In this evolving project, First Nations continues to explore and advocate for solutions and actions for racial and economic equity for Native peoples.
Native American Wealth Gap Research. With funding from the Target Foundation, this research is leading to, among other outcomes, increased understanding and awareness by policymakers, tribal governments, philanthropy, and the public about the extent and causes of the wealth gap, as well as documentation and validation of how Native people themselves define and experience the racial wealth gap and the role Native cultural perspectives play in defining wealth and shaping views of wealth accumulation.
Dispossession of Tribal Lands. First Nations is working with leaders at The Ohio State University to examine the dispossession of tribal lands at this land-grant university and the effects it has had on the economic, educational, and health disparities of Ohio’s Native peoples. The work is part of Ohio State’s “Stepping Out and Stepping Up Racial Justice” project, funded in part by the university’s Seed Fund for Racial Justice, which seeks to address the “original sin” of the nation’s first public universities, how schools like The Ohio State University came to be, and how the stealing of these lands has continued to marginalize Native people.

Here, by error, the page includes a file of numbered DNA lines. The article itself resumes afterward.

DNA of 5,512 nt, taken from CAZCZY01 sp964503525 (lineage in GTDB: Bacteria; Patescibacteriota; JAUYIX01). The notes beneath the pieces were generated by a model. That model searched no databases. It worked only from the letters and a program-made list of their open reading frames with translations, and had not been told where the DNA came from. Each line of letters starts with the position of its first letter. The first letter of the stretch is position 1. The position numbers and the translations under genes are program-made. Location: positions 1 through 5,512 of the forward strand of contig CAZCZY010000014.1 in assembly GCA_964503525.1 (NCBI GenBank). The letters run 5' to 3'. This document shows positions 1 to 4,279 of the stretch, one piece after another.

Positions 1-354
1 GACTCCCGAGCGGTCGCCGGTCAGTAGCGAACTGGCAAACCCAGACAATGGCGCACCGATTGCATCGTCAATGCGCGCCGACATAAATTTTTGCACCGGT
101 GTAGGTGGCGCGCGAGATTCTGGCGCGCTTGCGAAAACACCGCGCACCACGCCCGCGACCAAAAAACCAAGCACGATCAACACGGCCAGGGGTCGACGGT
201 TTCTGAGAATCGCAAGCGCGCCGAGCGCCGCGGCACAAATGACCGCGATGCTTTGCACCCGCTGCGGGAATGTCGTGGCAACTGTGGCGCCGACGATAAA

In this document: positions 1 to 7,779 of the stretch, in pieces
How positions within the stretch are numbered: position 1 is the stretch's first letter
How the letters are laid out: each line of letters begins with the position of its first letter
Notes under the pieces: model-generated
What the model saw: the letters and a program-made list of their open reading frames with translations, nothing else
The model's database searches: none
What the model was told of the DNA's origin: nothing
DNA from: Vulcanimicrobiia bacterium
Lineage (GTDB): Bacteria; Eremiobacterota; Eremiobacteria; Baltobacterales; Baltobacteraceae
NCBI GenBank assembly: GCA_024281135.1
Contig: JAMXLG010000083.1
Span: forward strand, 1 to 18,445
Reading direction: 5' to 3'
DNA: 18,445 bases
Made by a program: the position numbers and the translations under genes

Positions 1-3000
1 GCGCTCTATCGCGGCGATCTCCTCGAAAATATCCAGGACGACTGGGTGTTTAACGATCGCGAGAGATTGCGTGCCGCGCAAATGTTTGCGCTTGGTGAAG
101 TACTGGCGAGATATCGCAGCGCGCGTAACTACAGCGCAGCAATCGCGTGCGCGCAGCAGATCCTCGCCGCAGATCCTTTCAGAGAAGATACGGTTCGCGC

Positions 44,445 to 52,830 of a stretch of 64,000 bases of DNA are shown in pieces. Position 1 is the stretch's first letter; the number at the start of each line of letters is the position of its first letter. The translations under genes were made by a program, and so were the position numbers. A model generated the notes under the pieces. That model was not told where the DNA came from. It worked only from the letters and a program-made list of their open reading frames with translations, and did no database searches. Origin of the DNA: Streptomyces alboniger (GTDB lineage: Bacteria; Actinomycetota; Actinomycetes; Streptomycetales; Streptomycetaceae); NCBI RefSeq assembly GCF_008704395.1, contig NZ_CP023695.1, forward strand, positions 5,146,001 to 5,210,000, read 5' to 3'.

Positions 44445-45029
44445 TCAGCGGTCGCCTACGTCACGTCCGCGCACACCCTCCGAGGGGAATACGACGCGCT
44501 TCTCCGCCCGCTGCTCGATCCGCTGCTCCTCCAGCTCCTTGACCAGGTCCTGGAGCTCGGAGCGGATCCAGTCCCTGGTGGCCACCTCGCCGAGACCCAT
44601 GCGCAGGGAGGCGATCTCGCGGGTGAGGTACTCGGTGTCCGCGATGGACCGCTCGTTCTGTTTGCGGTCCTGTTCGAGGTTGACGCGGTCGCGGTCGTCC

Racial Equity Research. In efforts to advance knowledge regarding racial inequity and its effects on Native infrastructures, First Nations’ Raymond Foxworth, PhD, co-authored “I Hope to Hell Nothing Goes Back to The Way It Was Before”: COVID-19, Marginalization, and Native Nations,” (published in Perspectives on Politics), which shows how continued political marginalization of Native Americans has compounded longstanding inequalities and endangered the lives of Native peoples, especially in the aftermath of the COVID-19 pandemic.